Devotion pays off for 'The Big Hash'
His mother, a divorcee raising two kids, was heartbroken. She rebuked him, but the young man was unmoved: he wanted to focus entirely on music.
Two years on, the 19-year-old rapper, singer and songwriter, whose voice has barely broken, is one of the country’s most prominent up-and-coming forces. “For some reason music really stood out for me,” he says.
“And I knew that maybe I can change my life and make my mom’s life a lot better just by pursuing this.” His mom has gradually warmed to the idea of her son pursuing music full-time.
Just over a week ago, on the 29th of March, The Big Hash released Young, which is the latest mixtape in a string of highly successful mixtapes. “During the recording process, there were a lot of people who were dying young,” he says.
“Hearing news of XXXtentacion and Mac Miller passing on shook me and it made me feel like I could be next. So I had to drop a body of work that sounded like it could be my last. The fact that they were young inspired the name of the project.
"It was a very awakening process because it made me feel like every song I record should sound like my last, it should sound that perfect. It’s the perfect way to go out.”
On the day the mixtape dropped, he recalls waking up around eight in the morning and finding Young charting at 15th place on iTunes. Then a little while later he got a text from A-Reece of a screenshot showing that he’d climbed to number two.
“Seeing that was so surreal for me, only to find out an hour later I was number one through a Whatsapp screenshot on one of my best friends’ statuses. I couldn’t stop screaming.”
Then he saw his manager walk through the living room door, ran up to him and jumped on him. “We’re number one, we’re number one, we’re number one,” he kept screaming.
He called his mom, who was on her way into a meeting, to tell her the news. “Even a 30 second call with her was enough to bring tears to my eyes.” This was the validation he needed.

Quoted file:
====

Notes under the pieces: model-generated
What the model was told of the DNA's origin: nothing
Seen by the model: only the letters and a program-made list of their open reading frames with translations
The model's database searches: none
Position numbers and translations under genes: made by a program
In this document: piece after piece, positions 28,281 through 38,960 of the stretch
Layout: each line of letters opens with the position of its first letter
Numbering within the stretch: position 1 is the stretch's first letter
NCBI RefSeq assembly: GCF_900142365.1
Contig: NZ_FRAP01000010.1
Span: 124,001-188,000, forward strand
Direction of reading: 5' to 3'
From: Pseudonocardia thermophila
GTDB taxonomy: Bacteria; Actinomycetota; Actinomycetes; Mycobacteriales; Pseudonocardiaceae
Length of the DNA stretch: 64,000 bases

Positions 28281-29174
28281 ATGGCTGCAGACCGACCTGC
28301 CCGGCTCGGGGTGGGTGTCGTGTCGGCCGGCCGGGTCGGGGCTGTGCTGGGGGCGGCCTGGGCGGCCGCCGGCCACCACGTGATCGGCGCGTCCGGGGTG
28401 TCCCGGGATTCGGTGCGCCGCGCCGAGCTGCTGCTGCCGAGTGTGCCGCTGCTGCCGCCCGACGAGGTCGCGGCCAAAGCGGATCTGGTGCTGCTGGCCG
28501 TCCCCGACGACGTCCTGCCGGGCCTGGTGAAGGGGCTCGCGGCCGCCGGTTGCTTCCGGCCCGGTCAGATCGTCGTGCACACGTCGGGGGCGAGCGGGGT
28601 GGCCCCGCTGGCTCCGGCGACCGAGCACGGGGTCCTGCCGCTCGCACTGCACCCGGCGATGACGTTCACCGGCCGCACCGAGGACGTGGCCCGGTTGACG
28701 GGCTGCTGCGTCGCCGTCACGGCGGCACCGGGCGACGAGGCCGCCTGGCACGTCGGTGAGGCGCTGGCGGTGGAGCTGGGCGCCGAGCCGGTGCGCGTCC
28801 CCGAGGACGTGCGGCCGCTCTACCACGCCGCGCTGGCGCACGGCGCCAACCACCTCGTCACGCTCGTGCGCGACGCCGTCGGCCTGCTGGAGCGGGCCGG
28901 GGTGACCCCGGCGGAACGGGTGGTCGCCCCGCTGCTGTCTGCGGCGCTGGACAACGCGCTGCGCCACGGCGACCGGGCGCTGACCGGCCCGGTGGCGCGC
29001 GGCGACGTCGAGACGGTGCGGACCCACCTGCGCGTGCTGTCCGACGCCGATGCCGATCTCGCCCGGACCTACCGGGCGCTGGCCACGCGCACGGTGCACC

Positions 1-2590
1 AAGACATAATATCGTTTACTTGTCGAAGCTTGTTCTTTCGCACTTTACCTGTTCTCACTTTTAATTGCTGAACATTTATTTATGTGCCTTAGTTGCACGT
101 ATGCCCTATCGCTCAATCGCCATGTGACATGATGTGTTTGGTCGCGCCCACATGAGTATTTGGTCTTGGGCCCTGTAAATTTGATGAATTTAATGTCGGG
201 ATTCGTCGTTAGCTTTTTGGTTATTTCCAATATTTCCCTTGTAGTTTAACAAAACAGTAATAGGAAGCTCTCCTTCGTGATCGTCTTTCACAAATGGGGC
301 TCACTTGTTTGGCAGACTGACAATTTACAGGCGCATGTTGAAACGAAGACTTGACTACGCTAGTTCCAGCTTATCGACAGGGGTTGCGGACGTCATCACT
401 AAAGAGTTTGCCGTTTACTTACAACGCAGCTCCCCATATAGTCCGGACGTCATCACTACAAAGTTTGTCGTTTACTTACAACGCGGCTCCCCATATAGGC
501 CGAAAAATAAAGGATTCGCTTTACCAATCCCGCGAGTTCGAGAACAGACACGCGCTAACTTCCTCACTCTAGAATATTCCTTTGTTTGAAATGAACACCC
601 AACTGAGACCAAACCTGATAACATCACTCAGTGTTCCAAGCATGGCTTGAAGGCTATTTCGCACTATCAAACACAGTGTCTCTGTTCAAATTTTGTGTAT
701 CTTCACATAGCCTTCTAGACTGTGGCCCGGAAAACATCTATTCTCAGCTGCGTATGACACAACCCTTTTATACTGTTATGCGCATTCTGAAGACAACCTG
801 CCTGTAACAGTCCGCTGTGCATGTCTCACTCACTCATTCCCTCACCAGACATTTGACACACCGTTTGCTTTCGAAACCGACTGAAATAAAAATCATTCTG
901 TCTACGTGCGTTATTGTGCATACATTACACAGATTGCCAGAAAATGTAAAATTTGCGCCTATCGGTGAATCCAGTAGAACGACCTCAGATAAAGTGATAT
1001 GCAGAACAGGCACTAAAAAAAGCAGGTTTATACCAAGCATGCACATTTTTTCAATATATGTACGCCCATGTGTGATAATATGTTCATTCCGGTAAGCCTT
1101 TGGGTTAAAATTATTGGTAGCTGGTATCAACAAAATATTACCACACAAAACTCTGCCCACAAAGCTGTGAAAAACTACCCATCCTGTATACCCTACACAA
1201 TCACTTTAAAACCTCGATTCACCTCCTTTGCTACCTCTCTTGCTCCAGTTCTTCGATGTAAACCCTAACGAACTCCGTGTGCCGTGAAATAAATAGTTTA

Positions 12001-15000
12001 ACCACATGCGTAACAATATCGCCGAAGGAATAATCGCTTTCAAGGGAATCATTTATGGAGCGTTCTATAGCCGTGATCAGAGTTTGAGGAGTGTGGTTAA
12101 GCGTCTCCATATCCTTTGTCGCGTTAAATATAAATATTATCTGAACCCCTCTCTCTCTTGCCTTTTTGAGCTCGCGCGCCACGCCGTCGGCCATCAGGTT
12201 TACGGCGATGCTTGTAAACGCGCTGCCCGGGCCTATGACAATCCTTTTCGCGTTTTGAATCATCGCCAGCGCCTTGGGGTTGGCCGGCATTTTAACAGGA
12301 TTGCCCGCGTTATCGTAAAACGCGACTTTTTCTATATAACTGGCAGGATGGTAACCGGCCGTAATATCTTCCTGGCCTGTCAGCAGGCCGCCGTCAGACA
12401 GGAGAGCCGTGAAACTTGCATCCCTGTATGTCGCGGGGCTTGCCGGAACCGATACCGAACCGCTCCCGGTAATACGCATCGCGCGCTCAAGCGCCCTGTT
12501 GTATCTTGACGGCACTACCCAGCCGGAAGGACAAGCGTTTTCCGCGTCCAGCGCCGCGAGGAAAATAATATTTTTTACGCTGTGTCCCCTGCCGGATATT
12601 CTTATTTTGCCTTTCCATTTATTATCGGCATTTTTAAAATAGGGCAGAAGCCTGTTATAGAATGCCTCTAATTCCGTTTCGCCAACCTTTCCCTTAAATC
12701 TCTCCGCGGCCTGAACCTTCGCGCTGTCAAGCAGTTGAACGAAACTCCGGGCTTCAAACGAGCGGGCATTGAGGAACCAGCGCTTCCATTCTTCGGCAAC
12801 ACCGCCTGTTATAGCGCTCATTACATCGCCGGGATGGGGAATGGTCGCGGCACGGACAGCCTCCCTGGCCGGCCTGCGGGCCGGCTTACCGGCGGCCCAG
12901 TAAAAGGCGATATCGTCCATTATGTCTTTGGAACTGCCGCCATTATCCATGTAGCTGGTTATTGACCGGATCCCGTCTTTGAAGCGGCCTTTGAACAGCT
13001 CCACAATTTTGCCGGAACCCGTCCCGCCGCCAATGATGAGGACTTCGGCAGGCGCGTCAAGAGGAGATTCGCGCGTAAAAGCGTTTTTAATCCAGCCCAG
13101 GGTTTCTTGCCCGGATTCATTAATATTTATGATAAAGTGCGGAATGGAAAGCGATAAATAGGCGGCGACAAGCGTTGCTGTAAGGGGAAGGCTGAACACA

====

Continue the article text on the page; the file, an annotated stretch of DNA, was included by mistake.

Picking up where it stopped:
Much of this success has been built around his impressive social media presence and the big name cosigns (Riky Rick, AKA, Slikour, Anatii, etc) that have publicly shown their support for the self-proclaimed Teenage Icon.
“I had to be different and bring in a different sound that was organic, and at the same time sound like something you won’t find in this country.” That approach has worked wonders.
On Saturday, The Big Hash will be joining the likes of A-Reece as a supporting act on the latest stop of AKA‘s Megacy Over Everything tour at Mall of Africa.
He recalls how he saw the show’s poster on social media and realised that it was a youth tour. Eager to get on the line-up he tweeted AKA, “Yo, AKA you can’t have a whole youth tour without The Teenage Icon, it just doesn’t make sense though”.
AKA responded and said he’d already been trying to reach out but his calls had gone unanswered. “I reached out to him and we linked up soon after for a studio session,” he says.
“We’ve got this song and it just sounds like pure gold. I’m really excited because of the direction and how he brought out the best in me in that song. I just want people to know that what’s coming is going to change how people see the youth.”IOL